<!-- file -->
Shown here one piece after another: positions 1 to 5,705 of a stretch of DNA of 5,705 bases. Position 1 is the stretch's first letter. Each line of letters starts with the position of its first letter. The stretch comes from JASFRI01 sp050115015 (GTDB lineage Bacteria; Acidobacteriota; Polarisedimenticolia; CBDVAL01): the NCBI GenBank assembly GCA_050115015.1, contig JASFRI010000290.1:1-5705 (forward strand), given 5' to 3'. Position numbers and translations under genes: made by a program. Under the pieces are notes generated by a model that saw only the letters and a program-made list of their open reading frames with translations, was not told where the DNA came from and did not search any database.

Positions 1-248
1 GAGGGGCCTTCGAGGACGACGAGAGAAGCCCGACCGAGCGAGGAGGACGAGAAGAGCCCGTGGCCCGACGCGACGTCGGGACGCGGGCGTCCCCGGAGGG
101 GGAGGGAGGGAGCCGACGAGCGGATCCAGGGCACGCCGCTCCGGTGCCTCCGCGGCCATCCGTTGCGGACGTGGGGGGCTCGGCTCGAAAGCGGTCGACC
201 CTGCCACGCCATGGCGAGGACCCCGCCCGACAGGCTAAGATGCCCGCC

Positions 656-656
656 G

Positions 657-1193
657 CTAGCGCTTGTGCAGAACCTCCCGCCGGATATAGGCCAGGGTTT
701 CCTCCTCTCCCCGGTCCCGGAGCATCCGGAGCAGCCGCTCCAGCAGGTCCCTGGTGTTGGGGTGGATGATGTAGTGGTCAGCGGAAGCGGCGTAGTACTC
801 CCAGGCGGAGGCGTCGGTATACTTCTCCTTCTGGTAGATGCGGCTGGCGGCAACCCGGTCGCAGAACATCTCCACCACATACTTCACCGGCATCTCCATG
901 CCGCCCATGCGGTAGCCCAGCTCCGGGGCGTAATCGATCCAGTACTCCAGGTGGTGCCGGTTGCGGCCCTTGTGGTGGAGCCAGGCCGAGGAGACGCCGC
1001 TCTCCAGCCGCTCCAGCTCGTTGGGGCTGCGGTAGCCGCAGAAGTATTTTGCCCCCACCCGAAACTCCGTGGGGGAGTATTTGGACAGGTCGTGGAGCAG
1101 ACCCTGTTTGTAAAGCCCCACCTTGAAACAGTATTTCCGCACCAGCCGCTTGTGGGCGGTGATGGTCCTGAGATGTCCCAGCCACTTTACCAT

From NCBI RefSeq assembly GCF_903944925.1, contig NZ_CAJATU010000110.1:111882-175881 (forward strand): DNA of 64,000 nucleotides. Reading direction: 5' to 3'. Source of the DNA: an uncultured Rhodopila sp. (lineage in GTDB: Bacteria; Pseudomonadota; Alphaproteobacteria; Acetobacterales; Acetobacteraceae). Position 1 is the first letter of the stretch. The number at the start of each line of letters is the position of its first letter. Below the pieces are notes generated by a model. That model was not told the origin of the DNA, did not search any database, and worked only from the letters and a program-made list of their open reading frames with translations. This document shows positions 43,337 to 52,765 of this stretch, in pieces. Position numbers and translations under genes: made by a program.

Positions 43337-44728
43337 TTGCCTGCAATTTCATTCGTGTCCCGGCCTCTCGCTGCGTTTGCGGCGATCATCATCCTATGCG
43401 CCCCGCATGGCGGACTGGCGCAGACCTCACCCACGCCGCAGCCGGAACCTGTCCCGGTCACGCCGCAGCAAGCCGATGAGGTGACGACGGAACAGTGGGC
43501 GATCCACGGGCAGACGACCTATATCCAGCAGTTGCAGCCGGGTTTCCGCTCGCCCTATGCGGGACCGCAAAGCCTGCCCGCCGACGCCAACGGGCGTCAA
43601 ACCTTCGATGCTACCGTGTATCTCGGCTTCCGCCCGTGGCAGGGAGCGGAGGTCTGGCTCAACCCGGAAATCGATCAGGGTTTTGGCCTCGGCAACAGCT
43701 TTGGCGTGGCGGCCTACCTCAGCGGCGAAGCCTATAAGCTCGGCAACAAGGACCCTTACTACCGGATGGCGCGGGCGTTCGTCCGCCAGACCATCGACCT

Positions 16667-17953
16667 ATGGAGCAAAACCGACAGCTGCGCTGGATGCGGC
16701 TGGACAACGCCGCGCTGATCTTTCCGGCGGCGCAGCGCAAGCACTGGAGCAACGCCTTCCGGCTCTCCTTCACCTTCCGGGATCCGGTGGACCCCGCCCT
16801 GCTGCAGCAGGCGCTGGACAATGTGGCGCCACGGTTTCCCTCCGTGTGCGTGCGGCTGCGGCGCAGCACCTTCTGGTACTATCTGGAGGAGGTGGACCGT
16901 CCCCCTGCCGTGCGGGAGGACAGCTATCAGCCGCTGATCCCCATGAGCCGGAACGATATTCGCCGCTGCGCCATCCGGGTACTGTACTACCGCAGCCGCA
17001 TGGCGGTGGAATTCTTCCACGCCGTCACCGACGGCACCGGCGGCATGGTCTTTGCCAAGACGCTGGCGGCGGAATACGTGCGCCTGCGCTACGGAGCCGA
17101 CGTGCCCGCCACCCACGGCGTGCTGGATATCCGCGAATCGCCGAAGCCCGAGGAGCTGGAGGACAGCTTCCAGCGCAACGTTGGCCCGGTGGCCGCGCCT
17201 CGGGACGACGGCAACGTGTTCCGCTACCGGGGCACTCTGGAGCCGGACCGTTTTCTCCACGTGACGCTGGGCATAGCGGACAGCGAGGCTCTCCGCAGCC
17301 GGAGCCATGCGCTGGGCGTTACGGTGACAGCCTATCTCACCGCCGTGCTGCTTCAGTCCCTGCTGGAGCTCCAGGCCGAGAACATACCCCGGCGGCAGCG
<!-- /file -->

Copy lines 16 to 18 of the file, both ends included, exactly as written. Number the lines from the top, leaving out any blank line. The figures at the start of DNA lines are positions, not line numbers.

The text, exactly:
Positions 43337-44728
43337 TTGCCTGCAATTTCATTCGTGTCCCGGCCTCTCGCTGCGTTTGCGGCGATCATCATCCTATGCG
43401 CCCCGCATGGCGGACTGGCGCAGACCTCACCCACGCCGCAGCCGGAACCTGTCCCGGTCACGCCGCAGCAAGCCGATGAGGTGACGACGGAACAGTGGGC